(Review by Steve Shafer)
King Hammond musical collaborator Sammy Buzz (nee Wilson), who should be familiar to devoted readers of The Duff Guide to Ska (I reviewed his I'm Buzzin' EP in late 2012--and two of those tracks, "Cigarettes" and "I'm Buzzin'" are reprised here), has just released his truly marvelous debut album, The Buzzman Cometh, which features some seriously fun and memorable tracks about himself, women, ska-related matters, and just trying to make your way through life with your body and spirit intact.
Buzz's modern ska reminds this reviewer of the brilliant sounds created in the late 80s UK ska scene (Laurel Aitken, Bad Manners, The Trojans, Potato 5, Maroon Town, The Loafers, King Hammond, The Riffs, The Deltones, etc.)--definitely post-2 Tone and greatly influenced by those bands (particularly The Beat and--even though they weren't 2 Tone--The Equators), but not quite classifiably Third Wave (or whatever has come to pass in the years since). However you categorize his ska, Sammy Buzz writes some exceptionally good tunes (which are expertly produced by Steve Crittal) that should not be missed.
The album begins ominously (a bell tolls for you) with the excellent, melodramatic, spaghetti Western-flavored "The Buzzman Cometh." "Maaga Gal" (maaga is Jamaican patois for skinny--I had to look it up) is the catchiest ska song you've ever heard about a singer's concern and love for his underweight (anorexic?) girlfriend ("She may be skin and bone/but she's my very own...She may be lacking in flesh/But she's the very best!"). "Ruff Ride Ruff" borrows Prince Buster's instantly recognizable "Rough Rider" bass line, but isn't the expected lewd track--it's about a good-for-nothing being thrown out of the house by his strict mom ("She's rougher that the carpet in me room/Tougher than the bristles pon the broom/She's rougher than my pet hedgehog/Rough like a flea-bitten dog...").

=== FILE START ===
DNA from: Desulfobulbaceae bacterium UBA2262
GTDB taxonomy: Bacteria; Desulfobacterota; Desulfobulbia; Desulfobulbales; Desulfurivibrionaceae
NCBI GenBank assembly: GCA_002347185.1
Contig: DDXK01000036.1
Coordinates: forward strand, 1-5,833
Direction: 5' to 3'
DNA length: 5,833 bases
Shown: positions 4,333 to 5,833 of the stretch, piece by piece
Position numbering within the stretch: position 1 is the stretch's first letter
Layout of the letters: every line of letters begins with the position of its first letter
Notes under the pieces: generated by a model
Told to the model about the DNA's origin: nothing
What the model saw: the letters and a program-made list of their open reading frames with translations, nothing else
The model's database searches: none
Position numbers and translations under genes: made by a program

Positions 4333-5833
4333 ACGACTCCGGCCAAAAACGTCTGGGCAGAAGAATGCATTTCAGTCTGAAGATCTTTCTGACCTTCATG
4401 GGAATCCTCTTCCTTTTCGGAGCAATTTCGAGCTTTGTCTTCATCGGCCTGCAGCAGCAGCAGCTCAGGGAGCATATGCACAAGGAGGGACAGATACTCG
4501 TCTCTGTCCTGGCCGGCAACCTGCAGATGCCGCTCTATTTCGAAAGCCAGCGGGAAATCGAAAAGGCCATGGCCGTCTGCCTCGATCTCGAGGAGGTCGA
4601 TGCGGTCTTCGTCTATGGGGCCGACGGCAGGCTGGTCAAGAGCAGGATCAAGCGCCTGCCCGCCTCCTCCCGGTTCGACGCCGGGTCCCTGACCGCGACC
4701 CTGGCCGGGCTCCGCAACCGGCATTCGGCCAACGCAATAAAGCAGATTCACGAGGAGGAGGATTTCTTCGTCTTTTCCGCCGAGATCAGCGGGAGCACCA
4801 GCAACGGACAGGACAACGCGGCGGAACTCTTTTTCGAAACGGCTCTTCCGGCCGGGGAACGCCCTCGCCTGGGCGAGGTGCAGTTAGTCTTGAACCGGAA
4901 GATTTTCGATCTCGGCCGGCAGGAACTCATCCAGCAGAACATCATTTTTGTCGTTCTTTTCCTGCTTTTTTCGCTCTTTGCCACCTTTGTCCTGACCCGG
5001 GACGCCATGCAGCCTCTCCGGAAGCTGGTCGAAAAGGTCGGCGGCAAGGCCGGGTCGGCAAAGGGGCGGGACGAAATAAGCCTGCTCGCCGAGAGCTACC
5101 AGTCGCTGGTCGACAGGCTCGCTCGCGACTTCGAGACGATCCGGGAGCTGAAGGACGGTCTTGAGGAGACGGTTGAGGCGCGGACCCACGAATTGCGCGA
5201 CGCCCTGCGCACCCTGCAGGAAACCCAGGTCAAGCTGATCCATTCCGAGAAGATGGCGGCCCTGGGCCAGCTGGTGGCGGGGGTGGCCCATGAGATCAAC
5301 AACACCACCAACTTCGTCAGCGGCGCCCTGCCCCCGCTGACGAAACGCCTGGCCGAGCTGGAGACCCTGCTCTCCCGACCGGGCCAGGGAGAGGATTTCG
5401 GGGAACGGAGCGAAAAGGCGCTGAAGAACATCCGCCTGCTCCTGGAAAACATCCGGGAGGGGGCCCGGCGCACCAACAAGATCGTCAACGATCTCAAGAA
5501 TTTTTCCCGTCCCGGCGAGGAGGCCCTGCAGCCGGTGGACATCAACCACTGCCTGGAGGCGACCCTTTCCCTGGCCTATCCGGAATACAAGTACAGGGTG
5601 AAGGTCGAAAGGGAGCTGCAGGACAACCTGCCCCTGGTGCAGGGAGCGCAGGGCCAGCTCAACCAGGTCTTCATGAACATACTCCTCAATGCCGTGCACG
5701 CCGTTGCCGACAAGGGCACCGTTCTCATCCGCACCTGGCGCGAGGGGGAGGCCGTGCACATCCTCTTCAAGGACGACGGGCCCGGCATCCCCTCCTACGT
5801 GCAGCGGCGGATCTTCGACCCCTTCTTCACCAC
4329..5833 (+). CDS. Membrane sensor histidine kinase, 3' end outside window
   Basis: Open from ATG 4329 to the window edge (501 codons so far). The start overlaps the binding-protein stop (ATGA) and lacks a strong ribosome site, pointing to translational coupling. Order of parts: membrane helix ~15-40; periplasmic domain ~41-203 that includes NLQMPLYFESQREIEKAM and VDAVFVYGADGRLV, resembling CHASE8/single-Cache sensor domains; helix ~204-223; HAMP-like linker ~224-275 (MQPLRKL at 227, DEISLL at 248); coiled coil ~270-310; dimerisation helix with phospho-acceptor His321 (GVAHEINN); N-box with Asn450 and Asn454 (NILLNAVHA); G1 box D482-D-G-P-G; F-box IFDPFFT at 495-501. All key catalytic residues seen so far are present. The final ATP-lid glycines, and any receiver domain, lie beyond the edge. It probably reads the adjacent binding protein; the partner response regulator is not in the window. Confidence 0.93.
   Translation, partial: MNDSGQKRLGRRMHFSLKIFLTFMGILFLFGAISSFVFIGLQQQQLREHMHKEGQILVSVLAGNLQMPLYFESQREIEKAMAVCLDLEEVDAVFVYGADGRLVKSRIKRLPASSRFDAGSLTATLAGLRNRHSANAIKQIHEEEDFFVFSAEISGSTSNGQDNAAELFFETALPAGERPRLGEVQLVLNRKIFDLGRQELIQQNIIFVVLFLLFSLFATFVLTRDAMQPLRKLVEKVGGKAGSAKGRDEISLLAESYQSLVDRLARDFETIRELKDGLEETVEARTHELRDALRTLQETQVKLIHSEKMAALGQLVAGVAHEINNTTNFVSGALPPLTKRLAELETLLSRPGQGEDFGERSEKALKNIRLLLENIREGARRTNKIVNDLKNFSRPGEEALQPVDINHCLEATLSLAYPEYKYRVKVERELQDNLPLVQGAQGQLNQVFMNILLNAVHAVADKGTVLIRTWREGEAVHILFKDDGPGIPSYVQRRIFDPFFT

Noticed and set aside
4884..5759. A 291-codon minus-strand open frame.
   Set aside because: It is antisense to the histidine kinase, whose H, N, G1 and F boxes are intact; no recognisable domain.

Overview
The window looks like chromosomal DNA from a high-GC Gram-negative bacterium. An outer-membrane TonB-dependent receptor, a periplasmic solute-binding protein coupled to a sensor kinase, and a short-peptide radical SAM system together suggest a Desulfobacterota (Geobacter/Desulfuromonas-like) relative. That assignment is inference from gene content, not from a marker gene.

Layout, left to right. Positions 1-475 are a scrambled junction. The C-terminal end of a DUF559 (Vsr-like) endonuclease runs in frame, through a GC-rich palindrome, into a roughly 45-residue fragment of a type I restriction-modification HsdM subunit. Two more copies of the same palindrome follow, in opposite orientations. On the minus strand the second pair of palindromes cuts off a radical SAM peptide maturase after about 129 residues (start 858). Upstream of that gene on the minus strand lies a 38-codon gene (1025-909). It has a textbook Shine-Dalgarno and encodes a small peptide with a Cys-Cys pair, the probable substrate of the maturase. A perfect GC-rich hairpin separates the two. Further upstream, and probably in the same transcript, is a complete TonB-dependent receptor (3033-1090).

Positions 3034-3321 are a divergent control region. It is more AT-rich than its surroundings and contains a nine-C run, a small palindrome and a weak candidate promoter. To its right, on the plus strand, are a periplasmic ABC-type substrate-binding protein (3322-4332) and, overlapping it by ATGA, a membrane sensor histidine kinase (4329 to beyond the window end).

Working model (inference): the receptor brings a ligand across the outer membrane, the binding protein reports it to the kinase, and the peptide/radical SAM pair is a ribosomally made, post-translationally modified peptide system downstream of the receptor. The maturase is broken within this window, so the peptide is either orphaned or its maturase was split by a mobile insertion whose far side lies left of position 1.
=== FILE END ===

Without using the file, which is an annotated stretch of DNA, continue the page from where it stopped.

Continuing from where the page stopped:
"Rude Boys and Rude Girls" is a fantastic earworm of ska tune that essentially asks that the ongoing battle of the sexes be left at the door--the gig is all about dancing and pleasure. "We 'ave Fe Flex" is another lovely catchy track that reiterates the perennial plea for love, peace, and understanding: "Love thy neighbor/And love thy enemy/Give thanks and blessings/that we were born free/Keep out of trouble/and live healthy/Just look at the world and see that/Time so hard/We have Fe Flex..." The gentle and hilarious tweak of the nose of ska record collectors who like to boast that, whatever the title, "I Got It On Vinyl" hits this vinyl-obsessive reviewer close to home, but it makes me love it all the more, since it's so on the money (the taunting "la, la, la, la, las" between all of the "I got it on vinyl" refrains is a nice touch!).
The singer is almost mowed down while trying to cross the street by a driver being chased by the police in the dubby "Mad Traffick." "I Need a Holiday," a frantic dancehall cut, describes the singer trying to soak up as much relaxation as possible on vacation, only to find it immediately dissipate upon return to reality. "Cigarettes" is a public service announcement with a ska beat, coughs, and cheesy, 70s-sounding keyboard lines, urging listeners to quit this pernicious, addictive habit before it's too late ("Cigarette, cigarette/It can cause your death"), and Sammy offers a few hair-raising examples of why one should quit: "I had a friend called Bernadette/who was addicted to a cigarette/She smoked all day/and in bed at night/until her bedroom, it catch alight/She's not with us anymore/Now's she's knocking on Heaven's door/A big fat lesson to all of you/give up the cigarette, it's overdue!"
"Boss Skinhead" is another great self-referential song in a musical genre full of them (Laurel Aitken, amongst others, is name-checked here), while "I'm Buzzin'" spells out Sammy Buzz's let-the-good-times-roll, can't-change-fate approach to life ("I'm buzzing'/but I'm not out of my mind/Don't need no complication/An easy life for me/Don't work, no botheration/Yeah, what will be will be"). It's a very nice slice of upbeat ska for when your troubles might be grinding you down. The future's not so bright in the cold, New Wave-ish, "1984"-type tale "Urban Citizen," which denounces governmental surveillance of its people.
In addition to the 12 songs on the album, there are two cool bonus tracks, the lost and broken-hearted "Standing Here Alone" (which says it all, really) and a sunny, unnamed instrumental track ("Nice It Up"?) that's guaranteed to improve your outlook, even on the darkest of days.